[ Thursday, 22 February 2007, riklaunim ]
On February 12th a new beta version KateOS Live 3.2 was released. I decided to give it a try and share my experience with this nice and modern Linux distribution. The official announcement states that:
KateOS LIVE 3.2 beta is out! This edition contains a graphical installer allowing a full system install in just a few clicks. We hope it will encourage new and/or inexperienced users to try KateOS, who had been frightened away by too many options in the standard installer. The LIVE version is the easiest possible way to install KateOS, and a cunning method to try it out without touching your hard drives.
Let’s do the test!
I downloaded the ISO image of the LiveCD from the KateOS mirror server, burned it and run off the CD. The first thing I noticed was a nice looking splash screen (fbsplash) that showed up during the booting process. After some 2 minutes I was presented with an also nice looking session manager. I logged in using the default values. The desktop turned out to be a slightly modified latest version of XFCE 4.4 with a lot of additional applications. I noticed that all my devices were detected automatically and worked out of the box. Unfortunately I could not connect to the Internet, even though I have a simple cable connection and DHCP usually configures it without issues. This is a minor problem for me (I didn’t bother to look for a solution since all I wanted to do it to test the OS — the network connection was not a key thing), still it could be a stopper for an inexperienced user.
Except for XFCE 4.4, we have tons of additional software already preinstalled on the LiveCD. There is Firefox, Thunderbird, a few games, graphics processing programs, including the GIMP, multimedia applications including MPlayer and many others. The ISO size is 701 MB, pretty large for a simple distro with XCFE, I guess. One of the reasons for that may be that the Qt library is installed by default (necessary for a few Qt-based apps included). I was also surprised when I saw that Thunderbird was a default e-mail client. Sylpheed-Claws would fit better to a lightweight distro like KateOS in my opinion. The lack of Flash plugin in Firefox is another thing that made me believe that the apps selection in KateOS 3.2 LiveCD was kind of random. I could understand it if the reason for not including Flash was ideological (ignore all non-free software). This is however not the case since lots of non-free (and often patented) multimedia codecs are available in the release by default.
Memory usage in KateOS is acceptable. The default LiveCD desktop “ate” only 70MB RAM. Running Firefox and Thunderbird added 42 MB more. It is still not much comparing to hungry Live-CDs like the ones from Mandriva or Ubuntu.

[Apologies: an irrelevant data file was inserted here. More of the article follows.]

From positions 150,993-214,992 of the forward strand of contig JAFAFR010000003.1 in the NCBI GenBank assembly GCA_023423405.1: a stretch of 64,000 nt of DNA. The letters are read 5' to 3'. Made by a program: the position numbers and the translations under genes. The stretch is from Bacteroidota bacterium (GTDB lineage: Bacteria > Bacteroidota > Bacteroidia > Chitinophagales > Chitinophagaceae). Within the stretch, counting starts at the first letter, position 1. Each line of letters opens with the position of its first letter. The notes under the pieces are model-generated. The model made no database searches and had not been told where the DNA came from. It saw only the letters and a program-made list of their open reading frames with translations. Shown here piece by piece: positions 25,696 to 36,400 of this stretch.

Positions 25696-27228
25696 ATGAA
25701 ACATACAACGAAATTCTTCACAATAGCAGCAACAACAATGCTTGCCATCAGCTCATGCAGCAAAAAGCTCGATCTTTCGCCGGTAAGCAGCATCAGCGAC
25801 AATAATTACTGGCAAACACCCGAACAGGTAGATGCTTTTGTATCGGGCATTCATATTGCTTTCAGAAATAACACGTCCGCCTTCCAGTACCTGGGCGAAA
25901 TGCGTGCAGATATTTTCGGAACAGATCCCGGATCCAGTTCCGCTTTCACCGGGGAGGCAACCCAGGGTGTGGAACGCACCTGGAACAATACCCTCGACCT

All the tested applications worked very well and didn’t crash even once. Remember that the apps that require root password can be tested by entering the default password for the LiveCD which is simply “kate”. The only irritating little issue that I found was that the XFCE terminal key shortcuts conflict with the bindings of Midnight Commander – F10 triggers the terminal menu making it impossible to close MC. This is a common issue that I found also in Ubuntu with gnome-terminal, but here in KateOS, mc is installed by default so these kind of incompatibility should not occur. I was also unimpressed with the unavailability of the nano text editor. Instead, a pseudo-random numbers generator, Vi, was included.
KateOS Live 3.2 introduces a completely new graphical installer thus making it dead easy to install KateOS on your hard drive. Easy and very fast, indeed. The installer provides two options: to partition the hard drive using GParted and to run the actual installation. I chose to partition the hard drive first and then run the installer. The installation was an easy task. I chose the root partition (the suggested file system is ReiserFS, but I changed it to ext3 since the current development of ReiserFS is halted, and more and more people abandon it in favor of the more stable and efficient ext3), the partition for SWAP and the location of boot manager GRUB (Master Boot Record by default). After making these choices, the installer starts the process of copying files to the hard drive. When it is finished, we need to enter the root password, and create a standard user account (the one we are going to use for normal work). And that is all. The system is ready to use just after a reboot. During my tests I installed KateOS on my laptop which is Acer Aspire 5002 WLMi. The system booted normally and I didn’t notice any particular errors (except for the network which was still not operating).
In the KateOS repository we can find a lot of packages in TGZex format including the latest GNOME and KDE. However I missed some of the programmer packages that I always install in my Gentoo system (for python development). On the forums, some user packages can be found, but they are not always of good quality. This clumsy situation could be solved with a new public build server which is planned to be introduced soon. Still, the usual desktop user should not have problems with using Kate since most of the common programs are in the repositories.
KateOS is a Polish (and polished!) distribution which is completely community-driven. The effects of the community work are pretty impressive. Kate is original and has its own feeling. Each new release of the system brings a few decent innovations and offers an even better GNU/Linux lightweight multimedia desktop. In my opinion it will soon be able to compete with other popular lightweight Linux-based systems like Xubuntu or Zenwalk. It just needs some more hard work.
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